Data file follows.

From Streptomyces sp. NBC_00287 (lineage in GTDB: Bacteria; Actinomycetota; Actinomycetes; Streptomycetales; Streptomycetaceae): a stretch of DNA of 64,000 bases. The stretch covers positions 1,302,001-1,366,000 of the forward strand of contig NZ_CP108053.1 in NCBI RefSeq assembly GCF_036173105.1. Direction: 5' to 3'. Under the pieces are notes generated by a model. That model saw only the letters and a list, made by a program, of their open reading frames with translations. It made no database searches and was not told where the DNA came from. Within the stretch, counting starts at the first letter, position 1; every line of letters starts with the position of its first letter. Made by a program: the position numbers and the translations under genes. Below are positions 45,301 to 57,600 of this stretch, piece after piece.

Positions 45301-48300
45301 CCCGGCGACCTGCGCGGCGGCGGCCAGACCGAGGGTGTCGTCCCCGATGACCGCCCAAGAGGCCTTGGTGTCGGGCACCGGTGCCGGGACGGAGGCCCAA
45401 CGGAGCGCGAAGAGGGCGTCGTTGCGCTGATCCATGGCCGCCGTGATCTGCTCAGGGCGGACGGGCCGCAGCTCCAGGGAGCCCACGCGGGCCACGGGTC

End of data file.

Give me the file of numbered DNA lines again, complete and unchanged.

From Streptomyces sp. NBC_00287 (lineage in GTDB: Bacteria; Actinomycetota; Actinomycetes; Streptomycetales; Streptomycetaceae): a stretch of DNA of 64,000 bases. The stretch covers positions 1,302,001-1,366,000 of the forward strand of contig NZ_CP108053.1 in NCBI RefSeq assembly GCF_036173105.1. Direction: 5' to 3'. Under the pieces are notes generated by a model. That model saw only the letters and a list, made by a program, of their open reading frames with translations. It made no database searches and was not told where the DNA came from. Within the stretch, counting starts at the first letter, position 1; every line of letters starts with the position of its first letter. Made by a program: the position numbers and the translations under genes. Below are positions 45,301 to 57,600 of this stretch, piece after piece.

Positions 45301-48300
45301 CCCGGCGACCTGCGCGGCGGCGGCCAGACCGAGGGTGTCGTCCCCGATGACCGCCCAAGAGGCCTTGGTGTCGGGCACCGGTGCCGGGACGGAGGCCCAA
45401 CGGAGCGCGAAGAGGGCGTCGTTGCGCTGATCCATGGCCGCCGTGATCTGCTCAGGGCGGACGGGCCGCAGCTCCAGGGAGCCCACGCGGGCCACGGGTC